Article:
He certainly doesn’t look like a god-killer.
But that’s how critics cast him: a deity-smashing heretic, bent on spreading godlessness with children’s tales.
The Golden Compass
Nicole Kidman, Dakota Blue Richards, Sam Elliott, Eva Green, Daniel Craig, Ian McKewan
(New Line Cinema)
US theatrical: 7 Dec 2007 (General release)
UK theatrical: 5 Dec 2007 (General release)
No, in person, author Philip Pullman, 61, is decidedly professorial, a little rumpled and polite, which is to say, British.
Yet there’s an edge, some minor irritation—possibly because he has weathered a recent wave of attacks from the Christian right over his fantasy trilogy “His Dark Materials.” The first installment, “The Golden Compass,” got its big-screen debut Friday, starring Daniel Craig and Nicole Kidman.
Opponents have stepped up their campaign against the longtime atheist, whose modern reworking of the Adam and Eve story—and his undoing of original sin—has the Catholic League calling the movie “sugarcoated atheism—just in time for Christmas.”
“The Golden Compass” embraces a tradition of sweeping, good-versus-evil adventure epics—a form shared by J.R.R. Tolkien’s “The Lord of the Rings” and C.S. Lewis’ “Chronicles of Narnia.” But that’s largely where the similarities end. Pullman has expressed a distaste for both worlds, particularly Narnia. He has called Lewis’ fiction “morally loathsome” for its sexism and offhand killing of main characters, among other things.
By contrast, the morally complex “His Dark Materials” follows strong-willed orphan Lyra Belacqua in her search for the source of Dust, mysterious particles feared by the ruling Magisterium, a corrupt theocracy in a world similar to our own. In her quest, Lyra forges an alliance with an armored polar bear, a cadre of witches and a Texan aviator to save fellow orphans from an awful fate.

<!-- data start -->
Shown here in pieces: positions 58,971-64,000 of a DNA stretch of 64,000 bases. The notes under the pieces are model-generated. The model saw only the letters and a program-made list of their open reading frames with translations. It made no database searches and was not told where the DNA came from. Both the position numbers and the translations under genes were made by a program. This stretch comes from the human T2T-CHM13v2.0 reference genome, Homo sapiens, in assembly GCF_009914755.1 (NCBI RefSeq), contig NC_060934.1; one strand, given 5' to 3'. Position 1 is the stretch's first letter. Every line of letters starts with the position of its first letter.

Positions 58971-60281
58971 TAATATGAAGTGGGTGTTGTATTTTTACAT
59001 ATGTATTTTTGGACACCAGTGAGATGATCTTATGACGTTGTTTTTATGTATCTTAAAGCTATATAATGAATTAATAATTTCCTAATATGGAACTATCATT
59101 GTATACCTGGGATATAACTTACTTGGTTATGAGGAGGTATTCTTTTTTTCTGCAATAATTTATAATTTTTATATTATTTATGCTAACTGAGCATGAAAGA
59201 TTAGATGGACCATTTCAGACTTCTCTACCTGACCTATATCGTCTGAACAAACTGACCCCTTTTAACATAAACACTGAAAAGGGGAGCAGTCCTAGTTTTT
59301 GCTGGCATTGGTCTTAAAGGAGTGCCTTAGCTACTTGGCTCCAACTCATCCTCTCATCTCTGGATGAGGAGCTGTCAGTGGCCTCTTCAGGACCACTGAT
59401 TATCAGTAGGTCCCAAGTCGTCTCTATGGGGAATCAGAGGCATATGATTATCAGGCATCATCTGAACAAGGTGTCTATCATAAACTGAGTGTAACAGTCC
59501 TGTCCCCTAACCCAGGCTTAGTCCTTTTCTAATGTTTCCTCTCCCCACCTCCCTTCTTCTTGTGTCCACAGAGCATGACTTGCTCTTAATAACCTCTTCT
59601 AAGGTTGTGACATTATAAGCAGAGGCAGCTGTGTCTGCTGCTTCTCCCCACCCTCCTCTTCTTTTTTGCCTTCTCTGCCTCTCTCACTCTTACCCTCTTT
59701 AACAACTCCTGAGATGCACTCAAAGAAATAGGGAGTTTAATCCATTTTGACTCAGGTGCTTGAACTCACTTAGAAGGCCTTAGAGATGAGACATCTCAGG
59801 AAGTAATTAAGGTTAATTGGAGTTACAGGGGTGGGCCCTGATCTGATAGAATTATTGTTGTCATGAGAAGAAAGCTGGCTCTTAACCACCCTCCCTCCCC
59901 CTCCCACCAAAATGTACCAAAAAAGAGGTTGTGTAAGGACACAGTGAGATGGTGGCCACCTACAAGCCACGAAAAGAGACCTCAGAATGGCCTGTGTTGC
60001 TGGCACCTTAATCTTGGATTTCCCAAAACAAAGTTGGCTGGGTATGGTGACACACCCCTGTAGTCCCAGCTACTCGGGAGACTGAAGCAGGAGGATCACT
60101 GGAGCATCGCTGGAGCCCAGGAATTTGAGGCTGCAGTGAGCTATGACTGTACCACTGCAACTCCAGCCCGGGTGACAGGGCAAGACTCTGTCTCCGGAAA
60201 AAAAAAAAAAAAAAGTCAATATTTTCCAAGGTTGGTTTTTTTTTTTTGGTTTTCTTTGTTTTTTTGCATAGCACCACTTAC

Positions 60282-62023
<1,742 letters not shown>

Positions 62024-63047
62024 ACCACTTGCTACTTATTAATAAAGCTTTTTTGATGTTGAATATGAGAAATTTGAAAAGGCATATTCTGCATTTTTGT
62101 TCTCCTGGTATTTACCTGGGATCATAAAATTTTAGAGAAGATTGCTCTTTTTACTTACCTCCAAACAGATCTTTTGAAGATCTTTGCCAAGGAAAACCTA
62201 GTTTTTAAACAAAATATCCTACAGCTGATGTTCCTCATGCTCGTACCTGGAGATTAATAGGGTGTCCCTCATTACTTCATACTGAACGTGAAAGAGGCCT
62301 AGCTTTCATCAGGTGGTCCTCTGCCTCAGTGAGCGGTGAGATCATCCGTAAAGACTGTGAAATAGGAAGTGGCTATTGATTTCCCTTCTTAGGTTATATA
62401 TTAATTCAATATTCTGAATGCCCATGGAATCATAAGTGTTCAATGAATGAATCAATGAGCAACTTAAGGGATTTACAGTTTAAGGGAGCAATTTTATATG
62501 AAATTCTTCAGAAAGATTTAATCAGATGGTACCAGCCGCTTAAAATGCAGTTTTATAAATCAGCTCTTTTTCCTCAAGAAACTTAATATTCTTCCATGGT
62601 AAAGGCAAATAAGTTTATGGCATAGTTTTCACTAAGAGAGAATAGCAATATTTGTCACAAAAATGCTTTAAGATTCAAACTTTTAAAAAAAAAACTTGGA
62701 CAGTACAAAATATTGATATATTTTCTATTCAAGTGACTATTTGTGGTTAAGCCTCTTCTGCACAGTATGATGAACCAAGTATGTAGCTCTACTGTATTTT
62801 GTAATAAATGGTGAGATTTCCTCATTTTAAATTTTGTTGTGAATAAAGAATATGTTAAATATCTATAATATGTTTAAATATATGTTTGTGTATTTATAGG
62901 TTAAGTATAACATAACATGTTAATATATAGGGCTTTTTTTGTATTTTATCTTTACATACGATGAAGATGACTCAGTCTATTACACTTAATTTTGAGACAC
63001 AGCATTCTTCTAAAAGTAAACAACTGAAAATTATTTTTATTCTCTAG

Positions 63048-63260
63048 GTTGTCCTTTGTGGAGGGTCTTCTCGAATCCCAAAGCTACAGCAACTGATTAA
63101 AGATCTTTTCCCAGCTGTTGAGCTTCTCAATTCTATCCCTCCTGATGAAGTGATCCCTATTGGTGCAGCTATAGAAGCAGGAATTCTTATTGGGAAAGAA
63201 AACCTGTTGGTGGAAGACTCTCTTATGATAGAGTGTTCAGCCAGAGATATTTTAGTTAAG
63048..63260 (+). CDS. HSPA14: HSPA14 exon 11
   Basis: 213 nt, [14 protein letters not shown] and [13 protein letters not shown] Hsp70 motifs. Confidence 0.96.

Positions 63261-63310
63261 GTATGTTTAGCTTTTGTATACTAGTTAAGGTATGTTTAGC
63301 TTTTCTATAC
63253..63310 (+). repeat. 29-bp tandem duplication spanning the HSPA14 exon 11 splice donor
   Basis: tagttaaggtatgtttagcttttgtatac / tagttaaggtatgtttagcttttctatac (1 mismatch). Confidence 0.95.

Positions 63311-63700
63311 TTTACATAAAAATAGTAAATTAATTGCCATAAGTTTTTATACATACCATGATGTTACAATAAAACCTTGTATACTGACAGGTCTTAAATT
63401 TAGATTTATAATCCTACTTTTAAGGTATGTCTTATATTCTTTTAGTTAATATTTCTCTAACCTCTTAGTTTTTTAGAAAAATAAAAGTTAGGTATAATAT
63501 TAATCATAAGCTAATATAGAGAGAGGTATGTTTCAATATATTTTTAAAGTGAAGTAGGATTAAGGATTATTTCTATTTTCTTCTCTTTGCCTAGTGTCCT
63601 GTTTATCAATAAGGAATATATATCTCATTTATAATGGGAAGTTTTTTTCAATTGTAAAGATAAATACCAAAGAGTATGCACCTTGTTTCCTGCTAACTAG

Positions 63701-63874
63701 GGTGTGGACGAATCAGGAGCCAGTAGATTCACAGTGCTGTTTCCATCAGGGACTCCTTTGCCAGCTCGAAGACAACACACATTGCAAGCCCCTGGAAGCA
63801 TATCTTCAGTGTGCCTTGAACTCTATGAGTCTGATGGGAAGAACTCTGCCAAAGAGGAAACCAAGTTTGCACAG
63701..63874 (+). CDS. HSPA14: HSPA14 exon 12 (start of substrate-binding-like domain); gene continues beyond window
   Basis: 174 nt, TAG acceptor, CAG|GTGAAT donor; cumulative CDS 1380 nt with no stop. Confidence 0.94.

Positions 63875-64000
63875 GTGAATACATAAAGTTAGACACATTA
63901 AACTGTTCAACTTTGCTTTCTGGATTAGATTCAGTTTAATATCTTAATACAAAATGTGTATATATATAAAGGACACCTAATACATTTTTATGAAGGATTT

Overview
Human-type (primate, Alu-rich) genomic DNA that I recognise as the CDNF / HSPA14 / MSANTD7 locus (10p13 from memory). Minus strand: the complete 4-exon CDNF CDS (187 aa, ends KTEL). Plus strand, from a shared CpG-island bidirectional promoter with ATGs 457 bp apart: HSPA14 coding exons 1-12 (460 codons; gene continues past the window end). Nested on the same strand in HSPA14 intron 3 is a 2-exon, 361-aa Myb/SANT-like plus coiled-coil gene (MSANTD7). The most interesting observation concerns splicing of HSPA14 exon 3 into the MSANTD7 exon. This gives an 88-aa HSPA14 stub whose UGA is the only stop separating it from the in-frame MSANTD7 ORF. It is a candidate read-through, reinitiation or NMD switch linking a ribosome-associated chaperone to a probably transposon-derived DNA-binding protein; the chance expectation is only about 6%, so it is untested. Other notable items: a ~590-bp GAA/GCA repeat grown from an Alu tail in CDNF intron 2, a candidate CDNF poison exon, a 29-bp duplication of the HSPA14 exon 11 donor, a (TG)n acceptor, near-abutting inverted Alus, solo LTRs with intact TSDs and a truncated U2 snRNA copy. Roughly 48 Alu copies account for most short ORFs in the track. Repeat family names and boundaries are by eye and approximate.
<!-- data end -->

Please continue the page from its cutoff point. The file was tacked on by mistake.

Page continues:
Early reports suggest that the religious commentary has been muted in the adaptation, though future films might have a tougher time dealing with rogue angels, church assassins and, well, the death of a god.
In the edited conversation below, however, Pullman doesn’t mince words when talking about his critics, his books and his “Republic of Heaven.”
You’ve said, “I don’t invent things, I discover them ... I’m blessed with them.” Seems like strange vocabulary from an atheist.
I use it because it’s the best terminology there is. But, of course, it is metaphor. The fundamentalists don’t realize this. So when I say, “I feel blessed,” I do not mean there is a supernatural figure who says, “Thou are blessed, my son”—but that’s what I feel like. Where the blessing comes from, I don’t know.
Figures from the religious right, particularly the authors of the “Left Behind” series, are out campaigning against your film. What’s your reaction to that?
I’m not concerned with shutting anybody up, stopping anybody from reading any books, even the “Left Behind” ones. I don’t believe in doing that, because I’m a democrat. People who want to tell other people not to read such a book or see such a film are dictators. There is no place for dictators in the world I want.
Controversy aside, it seems to me that “His Dark Materials” backs a fundamentally moralist, even Christian, value system, without original sin and without the abuse of power.